Incident response team structure
Before we start discussing the NIST SP 800-61 incident response life cycle (which will happen in next blog posts in this series), let’s have a short look at what the NIST document tells us about incident response team structure.
Considerations on incident response team structure are an important part of NIST SP 800-61. The NIST document mentions three team models:
- central team;
- distributed teams;
- coordinating team.
Main decision factors here will be organization size and geographical spread.
Factors to consider when building incident response team
NIST SP 800-61 gives clear hints as to what factors should be taken into consideration when choosing team model (besides organization size and geographical spread):
- 24/7 availability;
- full-time vs part-time;
- on-site vs outsourced;
- stress level related to incident response work;
- staff cost;
- staff expertise.
These are all very important factors, stress factor often being forgotten and/or neglected.
Let’s look how three of these factors relate to security automation:
- by using security incident processing automation, stress level of incident handling can be lowered – many processing tasks can be automated and relayed to IT systems and tools, lowering amount of human activity and human decision needed;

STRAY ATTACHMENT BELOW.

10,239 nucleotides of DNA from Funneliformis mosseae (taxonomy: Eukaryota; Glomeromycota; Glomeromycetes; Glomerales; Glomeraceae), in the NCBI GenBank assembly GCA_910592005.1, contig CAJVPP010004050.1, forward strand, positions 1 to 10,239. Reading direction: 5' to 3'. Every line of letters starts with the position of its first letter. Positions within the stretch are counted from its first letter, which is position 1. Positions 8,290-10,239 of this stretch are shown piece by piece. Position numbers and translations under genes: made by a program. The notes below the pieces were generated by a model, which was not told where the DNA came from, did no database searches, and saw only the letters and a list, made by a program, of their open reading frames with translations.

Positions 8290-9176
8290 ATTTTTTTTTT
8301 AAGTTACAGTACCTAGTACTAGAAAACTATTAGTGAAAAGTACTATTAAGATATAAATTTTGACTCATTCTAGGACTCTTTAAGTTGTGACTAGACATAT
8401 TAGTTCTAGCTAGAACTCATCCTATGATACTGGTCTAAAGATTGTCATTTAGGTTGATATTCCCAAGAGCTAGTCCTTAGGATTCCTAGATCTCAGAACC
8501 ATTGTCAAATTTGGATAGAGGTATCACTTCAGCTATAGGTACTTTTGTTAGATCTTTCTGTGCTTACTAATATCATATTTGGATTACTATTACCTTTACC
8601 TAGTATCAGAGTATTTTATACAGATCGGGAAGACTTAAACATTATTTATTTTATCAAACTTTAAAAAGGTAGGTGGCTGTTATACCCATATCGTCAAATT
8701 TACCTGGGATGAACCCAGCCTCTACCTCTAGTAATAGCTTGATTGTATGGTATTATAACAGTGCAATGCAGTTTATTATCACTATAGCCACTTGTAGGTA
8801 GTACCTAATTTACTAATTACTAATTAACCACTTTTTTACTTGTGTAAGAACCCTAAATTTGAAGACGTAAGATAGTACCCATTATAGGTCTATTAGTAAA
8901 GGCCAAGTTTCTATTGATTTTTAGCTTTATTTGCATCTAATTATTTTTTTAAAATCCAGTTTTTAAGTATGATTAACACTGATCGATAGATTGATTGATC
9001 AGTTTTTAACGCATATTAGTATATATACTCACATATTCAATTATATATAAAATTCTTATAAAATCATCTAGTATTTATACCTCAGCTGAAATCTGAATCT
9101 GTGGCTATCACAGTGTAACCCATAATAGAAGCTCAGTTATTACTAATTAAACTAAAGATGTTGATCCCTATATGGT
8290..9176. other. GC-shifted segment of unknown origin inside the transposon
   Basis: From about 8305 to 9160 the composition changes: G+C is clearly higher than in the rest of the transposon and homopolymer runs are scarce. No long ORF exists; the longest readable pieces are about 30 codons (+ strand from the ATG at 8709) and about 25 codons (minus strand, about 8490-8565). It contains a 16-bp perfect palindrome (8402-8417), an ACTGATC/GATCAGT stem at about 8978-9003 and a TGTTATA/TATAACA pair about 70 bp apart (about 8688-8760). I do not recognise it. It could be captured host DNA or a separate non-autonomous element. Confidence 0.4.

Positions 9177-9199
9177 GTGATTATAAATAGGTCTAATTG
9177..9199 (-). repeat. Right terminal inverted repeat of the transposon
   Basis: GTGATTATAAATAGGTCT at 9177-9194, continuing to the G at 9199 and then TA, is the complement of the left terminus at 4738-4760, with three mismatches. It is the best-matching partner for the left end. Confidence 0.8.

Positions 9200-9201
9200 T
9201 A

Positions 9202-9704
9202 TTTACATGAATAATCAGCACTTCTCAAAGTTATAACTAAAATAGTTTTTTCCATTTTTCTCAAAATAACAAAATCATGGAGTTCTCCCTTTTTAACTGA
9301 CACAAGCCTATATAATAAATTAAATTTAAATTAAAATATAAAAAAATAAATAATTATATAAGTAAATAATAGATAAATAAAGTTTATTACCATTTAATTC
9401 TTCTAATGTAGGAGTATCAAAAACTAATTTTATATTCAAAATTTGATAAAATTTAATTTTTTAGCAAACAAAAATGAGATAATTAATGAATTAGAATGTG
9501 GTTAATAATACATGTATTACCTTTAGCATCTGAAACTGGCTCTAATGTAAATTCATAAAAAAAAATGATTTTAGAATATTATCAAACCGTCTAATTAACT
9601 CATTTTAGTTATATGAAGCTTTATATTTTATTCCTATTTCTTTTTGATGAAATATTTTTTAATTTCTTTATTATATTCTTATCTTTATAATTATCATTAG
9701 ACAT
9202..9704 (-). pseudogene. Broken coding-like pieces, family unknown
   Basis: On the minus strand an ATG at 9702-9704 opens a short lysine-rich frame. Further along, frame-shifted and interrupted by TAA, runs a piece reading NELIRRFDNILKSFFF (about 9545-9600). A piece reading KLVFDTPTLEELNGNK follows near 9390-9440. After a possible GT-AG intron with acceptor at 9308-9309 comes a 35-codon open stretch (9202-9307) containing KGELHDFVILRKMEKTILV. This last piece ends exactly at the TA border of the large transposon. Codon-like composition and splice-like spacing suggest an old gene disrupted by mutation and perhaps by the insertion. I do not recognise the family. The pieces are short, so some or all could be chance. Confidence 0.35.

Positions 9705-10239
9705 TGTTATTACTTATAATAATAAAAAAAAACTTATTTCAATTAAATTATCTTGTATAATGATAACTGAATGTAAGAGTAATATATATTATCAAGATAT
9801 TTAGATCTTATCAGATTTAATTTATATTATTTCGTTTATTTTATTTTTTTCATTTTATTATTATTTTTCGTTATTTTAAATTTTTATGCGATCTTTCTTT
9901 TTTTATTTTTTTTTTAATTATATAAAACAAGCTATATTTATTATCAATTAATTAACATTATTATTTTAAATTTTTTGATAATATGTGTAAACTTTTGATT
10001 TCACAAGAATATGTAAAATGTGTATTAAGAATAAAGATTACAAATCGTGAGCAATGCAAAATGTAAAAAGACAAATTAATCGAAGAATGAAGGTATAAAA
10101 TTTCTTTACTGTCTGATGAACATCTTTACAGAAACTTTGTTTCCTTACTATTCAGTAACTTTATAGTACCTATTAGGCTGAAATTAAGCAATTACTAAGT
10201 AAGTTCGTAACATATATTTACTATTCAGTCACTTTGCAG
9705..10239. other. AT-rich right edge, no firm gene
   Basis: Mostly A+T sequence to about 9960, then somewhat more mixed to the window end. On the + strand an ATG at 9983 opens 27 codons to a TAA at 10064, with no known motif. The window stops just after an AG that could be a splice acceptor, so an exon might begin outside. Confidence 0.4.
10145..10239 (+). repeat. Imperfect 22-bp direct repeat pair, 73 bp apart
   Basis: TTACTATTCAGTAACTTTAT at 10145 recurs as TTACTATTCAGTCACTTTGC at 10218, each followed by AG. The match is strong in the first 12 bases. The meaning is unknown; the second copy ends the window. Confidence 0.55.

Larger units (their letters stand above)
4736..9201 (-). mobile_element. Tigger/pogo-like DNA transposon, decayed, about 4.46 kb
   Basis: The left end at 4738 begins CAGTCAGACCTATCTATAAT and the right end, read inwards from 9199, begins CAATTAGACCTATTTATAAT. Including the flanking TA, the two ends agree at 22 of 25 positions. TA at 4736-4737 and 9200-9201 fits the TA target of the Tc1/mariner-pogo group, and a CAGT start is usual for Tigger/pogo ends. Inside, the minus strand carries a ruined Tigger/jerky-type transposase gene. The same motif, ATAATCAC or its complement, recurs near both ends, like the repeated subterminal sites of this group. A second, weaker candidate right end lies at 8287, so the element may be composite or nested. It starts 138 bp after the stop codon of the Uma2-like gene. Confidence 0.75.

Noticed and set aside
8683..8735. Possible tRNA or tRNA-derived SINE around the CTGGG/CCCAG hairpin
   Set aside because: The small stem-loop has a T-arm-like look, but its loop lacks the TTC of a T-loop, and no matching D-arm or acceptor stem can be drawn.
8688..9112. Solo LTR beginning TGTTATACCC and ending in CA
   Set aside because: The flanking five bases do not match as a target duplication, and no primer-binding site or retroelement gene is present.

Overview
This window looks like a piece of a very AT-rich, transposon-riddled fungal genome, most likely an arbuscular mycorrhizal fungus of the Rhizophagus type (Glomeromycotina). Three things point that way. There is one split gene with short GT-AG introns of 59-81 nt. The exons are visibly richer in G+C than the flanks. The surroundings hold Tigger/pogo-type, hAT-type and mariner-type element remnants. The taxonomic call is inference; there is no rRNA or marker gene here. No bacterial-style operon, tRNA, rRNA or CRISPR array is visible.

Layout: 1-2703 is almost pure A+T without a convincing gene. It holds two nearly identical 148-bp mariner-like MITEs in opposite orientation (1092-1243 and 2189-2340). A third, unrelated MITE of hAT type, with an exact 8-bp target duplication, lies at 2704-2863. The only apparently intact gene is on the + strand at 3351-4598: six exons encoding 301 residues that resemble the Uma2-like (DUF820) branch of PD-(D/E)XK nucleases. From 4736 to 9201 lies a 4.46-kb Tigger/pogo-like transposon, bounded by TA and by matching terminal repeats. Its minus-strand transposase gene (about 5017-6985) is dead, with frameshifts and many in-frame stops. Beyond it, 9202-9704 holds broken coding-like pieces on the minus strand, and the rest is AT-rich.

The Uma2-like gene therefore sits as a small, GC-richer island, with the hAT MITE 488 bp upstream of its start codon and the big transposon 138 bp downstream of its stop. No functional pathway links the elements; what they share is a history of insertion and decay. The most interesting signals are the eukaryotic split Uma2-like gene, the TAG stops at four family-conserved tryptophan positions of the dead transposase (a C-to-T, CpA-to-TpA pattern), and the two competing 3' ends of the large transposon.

- staff cost can also be significantly reduced by appropriately planned usage of security incident processing automation – to achieve this, consider each SOP (standard operating procedure) that is used in incident management in your organization, analyze it in detail and ask yourself this question: “can this SOP be executed without human interaction?” (with proper tools, many of incident management SOPs can be fully automated, without human presence or human decision);
- security automation can also be a “substitute” for staff expertise – initial analysis can be relayed to automated processes, where human expertise is substituted for software capabilities and knowledge bases usage (this can even be more effective than human activities, because we humans are more prone to errors and biases).
If you build your incident response team from the scratch (e.g. in a newly formed company), you have excellent opportunity to utilize security automation to the maximum, by aligning the human team and its SOPs with available security automation tools. (And if you build your incident response team and its procedures/tools from the scratch you also have unique opportunity to become compliant with NIST SP 800-61 without the need to change any existing procedures.)
If you already have incident response team and think about optimizing its performance (or about aligning its work with the NIST recommendation), carefully consider all team building factors given in NIST document.
As it is stressed by NIST, incident handling is a complex task. That’s why and that’s were properly used security automation can help.
(In next articles in these series, we will be discussing four phases of NIST SP 800-61 incident response life cycle.)